NEW YORK ( MainStreet) — Americans are looking for ways to pay for cheaper health insurance and would consider moving if it would lower their premiums.

More than one in four Americans would consider moving to another state or county to get better and/or cheaper health insurance, according to a new Bankrate.com report.

Young adults or those who are 18 to 29 years old are the most likely to consider moving with 42% saying that health insurance would factor into their decision on where to live.

"This suggests that many people could move and get better, cheaper health insurance without having to upend their entire lives," said Bankrate.com insurance analyst Doug Whiteman. "We're not necessarily talking about moving across the country and needing to find new jobs, schools, friends and so on. Sometimes moving just a few miles can significantly improve your health insurance situation."

About one-third of the lowest-income households who bring in under $30,000 per year would consider moving because of health insurance reasons. Since half of the 50 states are not expanding Medicaid, this is one of the groups most affected by geography. This map shows that premiums can vary widely, even within the same metropolitan area .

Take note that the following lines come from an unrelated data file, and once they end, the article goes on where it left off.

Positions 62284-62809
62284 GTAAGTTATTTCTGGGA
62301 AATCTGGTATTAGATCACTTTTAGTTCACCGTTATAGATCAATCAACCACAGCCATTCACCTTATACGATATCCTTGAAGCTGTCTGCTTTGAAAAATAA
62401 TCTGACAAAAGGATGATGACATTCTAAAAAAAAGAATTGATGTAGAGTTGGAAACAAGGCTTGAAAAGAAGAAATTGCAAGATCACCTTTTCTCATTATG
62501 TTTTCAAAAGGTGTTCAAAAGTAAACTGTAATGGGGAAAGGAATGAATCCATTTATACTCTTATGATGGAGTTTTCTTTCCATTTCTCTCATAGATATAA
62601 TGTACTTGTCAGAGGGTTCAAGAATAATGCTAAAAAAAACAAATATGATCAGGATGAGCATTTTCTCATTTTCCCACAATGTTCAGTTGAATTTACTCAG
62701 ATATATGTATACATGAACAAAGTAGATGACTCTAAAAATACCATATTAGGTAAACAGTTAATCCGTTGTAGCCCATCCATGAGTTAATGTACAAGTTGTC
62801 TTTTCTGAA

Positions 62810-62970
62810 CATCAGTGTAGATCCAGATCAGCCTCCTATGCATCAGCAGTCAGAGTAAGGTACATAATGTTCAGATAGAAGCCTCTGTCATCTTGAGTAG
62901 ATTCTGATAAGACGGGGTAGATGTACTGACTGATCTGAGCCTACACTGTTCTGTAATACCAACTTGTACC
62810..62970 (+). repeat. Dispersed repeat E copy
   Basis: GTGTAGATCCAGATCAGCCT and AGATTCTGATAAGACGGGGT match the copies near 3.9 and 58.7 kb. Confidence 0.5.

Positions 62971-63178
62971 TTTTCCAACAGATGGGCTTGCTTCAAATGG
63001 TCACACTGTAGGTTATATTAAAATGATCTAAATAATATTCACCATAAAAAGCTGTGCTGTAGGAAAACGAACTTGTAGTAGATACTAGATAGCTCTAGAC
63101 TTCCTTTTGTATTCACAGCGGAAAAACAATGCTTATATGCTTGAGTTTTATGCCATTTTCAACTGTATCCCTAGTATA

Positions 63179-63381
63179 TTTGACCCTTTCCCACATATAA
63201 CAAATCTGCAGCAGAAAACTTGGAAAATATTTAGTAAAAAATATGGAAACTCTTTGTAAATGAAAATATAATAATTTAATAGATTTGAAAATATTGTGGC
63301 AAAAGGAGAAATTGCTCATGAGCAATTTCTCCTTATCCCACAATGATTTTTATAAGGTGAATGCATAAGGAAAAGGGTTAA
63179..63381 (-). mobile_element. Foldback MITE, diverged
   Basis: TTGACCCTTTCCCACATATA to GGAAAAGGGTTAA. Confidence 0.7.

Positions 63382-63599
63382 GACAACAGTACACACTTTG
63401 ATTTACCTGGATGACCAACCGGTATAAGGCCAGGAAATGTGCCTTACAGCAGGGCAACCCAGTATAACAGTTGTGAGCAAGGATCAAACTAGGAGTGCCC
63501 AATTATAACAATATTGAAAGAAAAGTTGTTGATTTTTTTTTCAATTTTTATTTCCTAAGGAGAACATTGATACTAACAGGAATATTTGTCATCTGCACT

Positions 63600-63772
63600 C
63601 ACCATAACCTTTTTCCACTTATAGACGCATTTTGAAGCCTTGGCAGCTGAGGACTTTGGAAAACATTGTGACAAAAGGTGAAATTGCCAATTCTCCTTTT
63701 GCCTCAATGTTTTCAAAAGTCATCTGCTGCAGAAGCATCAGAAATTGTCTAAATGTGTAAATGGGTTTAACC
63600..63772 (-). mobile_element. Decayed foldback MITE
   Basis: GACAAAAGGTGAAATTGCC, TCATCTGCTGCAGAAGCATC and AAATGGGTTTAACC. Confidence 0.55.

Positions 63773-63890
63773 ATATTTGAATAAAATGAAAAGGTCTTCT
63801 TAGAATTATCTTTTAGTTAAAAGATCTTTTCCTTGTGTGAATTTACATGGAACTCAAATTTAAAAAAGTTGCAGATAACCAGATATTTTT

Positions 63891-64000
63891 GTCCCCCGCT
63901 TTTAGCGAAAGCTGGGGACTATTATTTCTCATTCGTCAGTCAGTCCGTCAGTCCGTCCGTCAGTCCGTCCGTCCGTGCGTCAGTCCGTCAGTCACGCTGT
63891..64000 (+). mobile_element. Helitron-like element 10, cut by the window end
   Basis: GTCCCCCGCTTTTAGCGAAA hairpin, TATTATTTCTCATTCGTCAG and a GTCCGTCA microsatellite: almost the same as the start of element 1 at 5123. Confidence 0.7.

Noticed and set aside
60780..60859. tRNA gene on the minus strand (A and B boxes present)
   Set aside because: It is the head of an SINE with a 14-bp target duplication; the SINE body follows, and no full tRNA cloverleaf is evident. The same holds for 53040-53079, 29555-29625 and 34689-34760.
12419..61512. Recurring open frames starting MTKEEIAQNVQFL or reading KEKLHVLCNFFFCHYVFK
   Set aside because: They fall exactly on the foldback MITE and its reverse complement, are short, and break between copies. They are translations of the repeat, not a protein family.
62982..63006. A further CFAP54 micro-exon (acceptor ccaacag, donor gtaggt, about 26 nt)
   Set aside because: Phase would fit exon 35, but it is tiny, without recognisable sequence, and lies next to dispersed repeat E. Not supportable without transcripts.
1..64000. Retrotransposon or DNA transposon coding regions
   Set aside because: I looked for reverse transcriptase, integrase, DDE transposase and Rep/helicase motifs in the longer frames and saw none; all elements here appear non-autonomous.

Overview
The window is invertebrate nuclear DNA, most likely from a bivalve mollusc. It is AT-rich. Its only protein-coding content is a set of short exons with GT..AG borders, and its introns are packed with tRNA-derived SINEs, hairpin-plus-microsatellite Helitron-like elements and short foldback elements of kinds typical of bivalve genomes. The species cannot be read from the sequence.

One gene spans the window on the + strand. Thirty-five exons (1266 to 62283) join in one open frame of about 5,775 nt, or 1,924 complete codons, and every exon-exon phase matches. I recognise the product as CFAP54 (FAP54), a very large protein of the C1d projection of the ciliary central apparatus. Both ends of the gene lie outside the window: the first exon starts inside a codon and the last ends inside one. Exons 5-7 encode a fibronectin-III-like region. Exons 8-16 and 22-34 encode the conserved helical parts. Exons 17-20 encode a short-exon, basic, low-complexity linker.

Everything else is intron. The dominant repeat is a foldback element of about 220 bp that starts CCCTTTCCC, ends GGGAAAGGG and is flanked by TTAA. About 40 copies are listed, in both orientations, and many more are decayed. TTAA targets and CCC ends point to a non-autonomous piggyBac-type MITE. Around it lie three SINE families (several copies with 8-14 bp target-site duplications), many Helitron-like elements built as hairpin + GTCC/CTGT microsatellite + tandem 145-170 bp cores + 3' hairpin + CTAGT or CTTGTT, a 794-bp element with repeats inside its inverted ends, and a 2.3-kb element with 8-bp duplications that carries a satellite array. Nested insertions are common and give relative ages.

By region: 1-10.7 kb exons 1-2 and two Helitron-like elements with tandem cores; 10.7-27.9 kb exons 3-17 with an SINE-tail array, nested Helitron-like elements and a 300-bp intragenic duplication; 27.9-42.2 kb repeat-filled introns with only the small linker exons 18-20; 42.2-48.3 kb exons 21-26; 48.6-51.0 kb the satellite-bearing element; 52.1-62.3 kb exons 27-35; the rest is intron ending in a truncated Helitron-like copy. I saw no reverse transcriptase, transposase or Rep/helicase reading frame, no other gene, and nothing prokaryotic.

Premiums can vary greatly due to the level of insurance being offered, the number of insurance carriers in the area and how insurance is regulated in that state, Whiteman said.

"We're always telling people to shop around for insurance," he said. "This is a big part of family budgets. People ought to shop around for the right plan. We thought the results were pretty significant."

The survey also found that only 33% of Americans are feeling more negative about the Affordable Care Act now than they were one year ago; however, only 15% are feeling more positive. Young adults are the most likely to say their opinion of the law has grown more positive. This group is also the most likely to say it's getting easier for them to handle medical expenses and to report their health insurance situation is improving.

Nearly half or 46% of rural residents are feeling more negative and only 12% are feeling more positive. Urban residents are evenly divided with 22% more negative and 22% more positive.

Only 40% of Americans say their monthly health care spending is higher than a year ago, a sharp contrast with the 5% who say it is lower.

"It is surprising a fair segment of the population said they would be willing to move for health insurance," Whiteman said. "It will be interesting to watch in the coming years to see if there is more migration in the future."

Since health insurance premiums and deductibles can make up a significant portion of an individual's budget, planning for any medical issues or emergencies can protect against further problems.